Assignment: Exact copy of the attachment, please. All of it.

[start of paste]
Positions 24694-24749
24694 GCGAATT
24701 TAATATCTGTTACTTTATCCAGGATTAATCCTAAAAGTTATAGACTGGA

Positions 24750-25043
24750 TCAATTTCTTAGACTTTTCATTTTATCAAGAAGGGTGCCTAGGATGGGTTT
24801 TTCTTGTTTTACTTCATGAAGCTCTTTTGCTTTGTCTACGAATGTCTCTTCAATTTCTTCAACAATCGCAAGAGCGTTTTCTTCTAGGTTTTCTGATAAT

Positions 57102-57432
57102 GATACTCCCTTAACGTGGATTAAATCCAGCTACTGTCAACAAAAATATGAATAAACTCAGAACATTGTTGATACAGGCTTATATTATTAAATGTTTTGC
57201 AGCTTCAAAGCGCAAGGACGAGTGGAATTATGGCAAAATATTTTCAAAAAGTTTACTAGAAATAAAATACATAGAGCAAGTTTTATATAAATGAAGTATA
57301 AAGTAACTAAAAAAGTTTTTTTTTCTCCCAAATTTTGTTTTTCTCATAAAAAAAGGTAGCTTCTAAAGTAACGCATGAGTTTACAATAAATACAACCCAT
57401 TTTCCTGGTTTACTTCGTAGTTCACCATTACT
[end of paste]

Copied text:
Positions 24694-24749
24694 GCGAATT
24701 TAATATCTGTTACTTTATCCAGGATTAATCCTAAAAGTTATAGACTGGA

Positions 24750-25043
24750 TCAATTTCTTAGACTTTTCATTTTATCAAGAAGGGTGCCTAGGATGGGTTT
24801 TTCTTGTTTTACTTCATGAAGCTCTTTTGCTTTGTCTACGAATGTCTCTTCAATTTCTTCAACAATCGCAAGAGCGTTTTCTTCTAGGTTTTCTGATAAT

Positions 57102-57432
57102 GATACTCCCTTAACGTGGATTAAATCCAGCTACTGTCAACAAAAATATGAATAAACTCAGAACATTGTTGATACAGGCTTATATTATTAAATGTTTTGC
57201 AGCTTCAAAGCGCAAGGACGAGTGGAATTATGGCAAAATATTTTCAAAAAGTTTACTAGAAATAAAATACATAGAGCAAGTTTTATATAAATGAAGTATA
57301 AAGTAACTAAAAAAGTTTTTTTTTCTCCCAAATTTTGTTTTTCTCATAAAAAAAGGTAGCTTCTAAAGTAACGCATGAGTTTACAATAAATACAACCCAT
57401 TTTCCTGGTTTACTTCGTAGTTCACCATTACT